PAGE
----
Carriers at Risk

Some well-known carriers have spent so much on long-haul buildouts that nothing's left over to make them profitable. As a result, they've put themselves, and their suppliers, at considerable risk.

That's one finding of "The New Carrier Landscape," a report published in The Optical Oracle, a new subscription-based service from Light Reading.

"It's a classic case. When times are good, companies overspend," says report author and analyst Chris Bulkey. "Many carriers overspent — now the bubble has burst."

Carrier capital spending will continue to dwindle over the next few months, the report says, as a complex set of market conditions forces carriers to scale back on long-haul buildouts and to seek ways of gleaning revenue from increased utilization of their networks.

Carrier Capital Spending How bad is the problem? Right now, many carriers face unused capacity of 30 to 40 percent, and some see 70 percent of their bandwidth lying fallow, the report says. What's more, carriers who've committed to completing massive networks without focusing on metro revenue opportunities are virtually bleeding to death.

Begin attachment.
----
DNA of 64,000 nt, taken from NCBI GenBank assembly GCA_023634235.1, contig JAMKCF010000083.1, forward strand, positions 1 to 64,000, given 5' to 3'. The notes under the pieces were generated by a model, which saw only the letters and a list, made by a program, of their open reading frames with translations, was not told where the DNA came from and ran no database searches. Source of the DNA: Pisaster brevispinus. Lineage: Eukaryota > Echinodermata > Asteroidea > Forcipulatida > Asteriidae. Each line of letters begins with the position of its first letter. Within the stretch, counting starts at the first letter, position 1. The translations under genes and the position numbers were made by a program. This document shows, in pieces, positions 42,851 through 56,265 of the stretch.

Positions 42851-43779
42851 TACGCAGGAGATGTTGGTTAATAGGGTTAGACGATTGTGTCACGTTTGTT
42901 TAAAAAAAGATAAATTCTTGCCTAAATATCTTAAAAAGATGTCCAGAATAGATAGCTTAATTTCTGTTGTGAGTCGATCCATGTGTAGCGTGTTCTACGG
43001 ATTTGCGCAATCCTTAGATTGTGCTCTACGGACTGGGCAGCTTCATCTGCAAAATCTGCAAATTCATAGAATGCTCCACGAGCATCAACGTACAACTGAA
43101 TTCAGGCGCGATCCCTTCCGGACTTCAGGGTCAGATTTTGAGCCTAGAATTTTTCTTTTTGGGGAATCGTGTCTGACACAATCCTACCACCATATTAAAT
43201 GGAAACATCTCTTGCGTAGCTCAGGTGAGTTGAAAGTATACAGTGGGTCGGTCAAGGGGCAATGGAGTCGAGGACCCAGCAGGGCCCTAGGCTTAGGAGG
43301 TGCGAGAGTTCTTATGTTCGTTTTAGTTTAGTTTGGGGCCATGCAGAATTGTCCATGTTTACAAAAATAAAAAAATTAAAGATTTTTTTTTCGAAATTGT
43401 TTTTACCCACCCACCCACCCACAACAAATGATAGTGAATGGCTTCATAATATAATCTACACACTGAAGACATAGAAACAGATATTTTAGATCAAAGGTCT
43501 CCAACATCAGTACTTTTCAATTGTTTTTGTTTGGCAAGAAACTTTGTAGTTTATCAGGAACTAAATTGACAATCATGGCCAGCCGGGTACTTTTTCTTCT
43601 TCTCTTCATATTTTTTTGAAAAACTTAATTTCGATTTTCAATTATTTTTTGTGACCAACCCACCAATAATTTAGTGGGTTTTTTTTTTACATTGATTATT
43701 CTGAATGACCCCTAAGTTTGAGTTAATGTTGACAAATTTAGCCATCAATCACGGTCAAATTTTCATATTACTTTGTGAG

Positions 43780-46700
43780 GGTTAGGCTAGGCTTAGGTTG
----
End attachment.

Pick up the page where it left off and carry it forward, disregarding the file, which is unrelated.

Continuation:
As these carriers struggle to complete projects that oversupply the market with unneeded long-haul DWDM channels, their failure will bring even more bandwidth to existing service providers — at fire-sale prices.

Who's at risk, and who's not? "The New Carrier Landscape" ranks 14 leading carriers in terms of their viability, based on a detailed examination of their financials and the technologies in which they've invested. The top two on the list are Qwest Communications International Corp. (NYSE: Q) and Broadwing Communications Inc. (NYSE: BRW).

The June report also examines several technology trends. For example, the current focus of service providers on access networks and metropolitan POPs means it will be sometime before there is a recovery in prices for core network bandwidth. The report concludes that pricing for wholesale transport services becomes increasingly commoditized and doesn't recover as quickly as other areas.

Those carriers that combine tenuous financials with lagging technology risk finding themselves "consolidated" out of the market within the next few months, according to the report.

"The New Carrier Landscape" also examines the viability of carrier suppliers, according to their ability to keep pace with key trends, such as metro Ethernet and DWDM, thereby enabling them to keep profitable service providers as customers.

The report says carriers like Qwest and a handful of others — which have managed to carefully reduce capex while selectively spending in the "right" areas — will spearhead a new era of spending, albeit with fewer players and at a reduced overall level.

The report is available as part of the new subscription service from Light Reading at www.opticaloracle.com.

- Mary Jander, Senior Editor, Light Reading
http://www.lightreading.com Editor's Note: Light Reading is not affiliated with Oracle Corporation.

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